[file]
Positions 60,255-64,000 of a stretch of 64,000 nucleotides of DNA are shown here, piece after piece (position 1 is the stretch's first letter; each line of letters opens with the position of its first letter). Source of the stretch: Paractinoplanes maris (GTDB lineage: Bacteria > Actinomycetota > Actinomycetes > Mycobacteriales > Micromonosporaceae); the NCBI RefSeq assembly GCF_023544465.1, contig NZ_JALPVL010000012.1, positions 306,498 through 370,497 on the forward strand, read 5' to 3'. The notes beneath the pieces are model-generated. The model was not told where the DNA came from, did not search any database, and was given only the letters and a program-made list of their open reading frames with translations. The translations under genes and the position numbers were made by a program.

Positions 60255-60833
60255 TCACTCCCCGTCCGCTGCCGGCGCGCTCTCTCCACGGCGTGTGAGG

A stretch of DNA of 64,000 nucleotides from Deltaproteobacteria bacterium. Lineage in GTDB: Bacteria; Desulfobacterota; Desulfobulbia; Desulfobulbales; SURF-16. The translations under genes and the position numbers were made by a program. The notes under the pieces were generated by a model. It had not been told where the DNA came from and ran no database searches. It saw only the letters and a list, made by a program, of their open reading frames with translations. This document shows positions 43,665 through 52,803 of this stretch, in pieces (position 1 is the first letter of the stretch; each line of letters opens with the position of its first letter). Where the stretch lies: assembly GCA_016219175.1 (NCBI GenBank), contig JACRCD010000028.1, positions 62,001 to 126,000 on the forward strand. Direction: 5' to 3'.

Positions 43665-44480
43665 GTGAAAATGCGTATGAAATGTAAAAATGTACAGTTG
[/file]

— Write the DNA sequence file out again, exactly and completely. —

Positions 60,255-64,000 of a stretch of 64,000 nucleotides of DNA are shown here, piece after piece (position 1 is the stretch's first letter; each line of letters opens with the position of its first letter). Source of the stretch: Paractinoplanes maris (GTDB lineage: Bacteria > Actinomycetota > Actinomycetes > Mycobacteriales > Micromonosporaceae); the NCBI RefSeq assembly GCF_023544465.1, contig NZ_JALPVL010000012.1, positions 306,498 through 370,497 on the forward strand, read 5' to 3'. The notes beneath the pieces are model-generated. The model was not told where the DNA came from, did not search any database, and was given only the letters and a program-made list of their open reading frames with translations. The translations under genes and the position numbers were made by a program.

Positions 60255-60833
60255 TCACTCCCCGTCCGCTGCCGGCGCGCTCTCTCCACGGCGTGTGAGG

A stretch of DNA of 64,000 nucleotides from Deltaproteobacteria bacterium. Lineage in GTDB: Bacteria; Desulfobacterota; Desulfobulbia; Desulfobulbales; SURF-16. The translations under genes and the position numbers were made by a program. The notes under the pieces were generated by a model. It had not been told where the DNA came from and ran no database searches. It saw only the letters and a list, made by a program, of their open reading frames with translations. This document shows positions 43,665 through 52,803 of this stretch, in pieces (position 1 is the first letter of the stretch; each line of letters opens with the position of its first letter). Where the stretch lies: assembly GCA_016219175.1 (NCBI GenBank), contig JACRCD010000028.1, positions 62,001 to 126,000 on the forward strand. Direction: 5' to 3'.

Positions 43665-44480
43665 GTGAAAATGCGTATGAAATGTAAAAATGTACAGTTG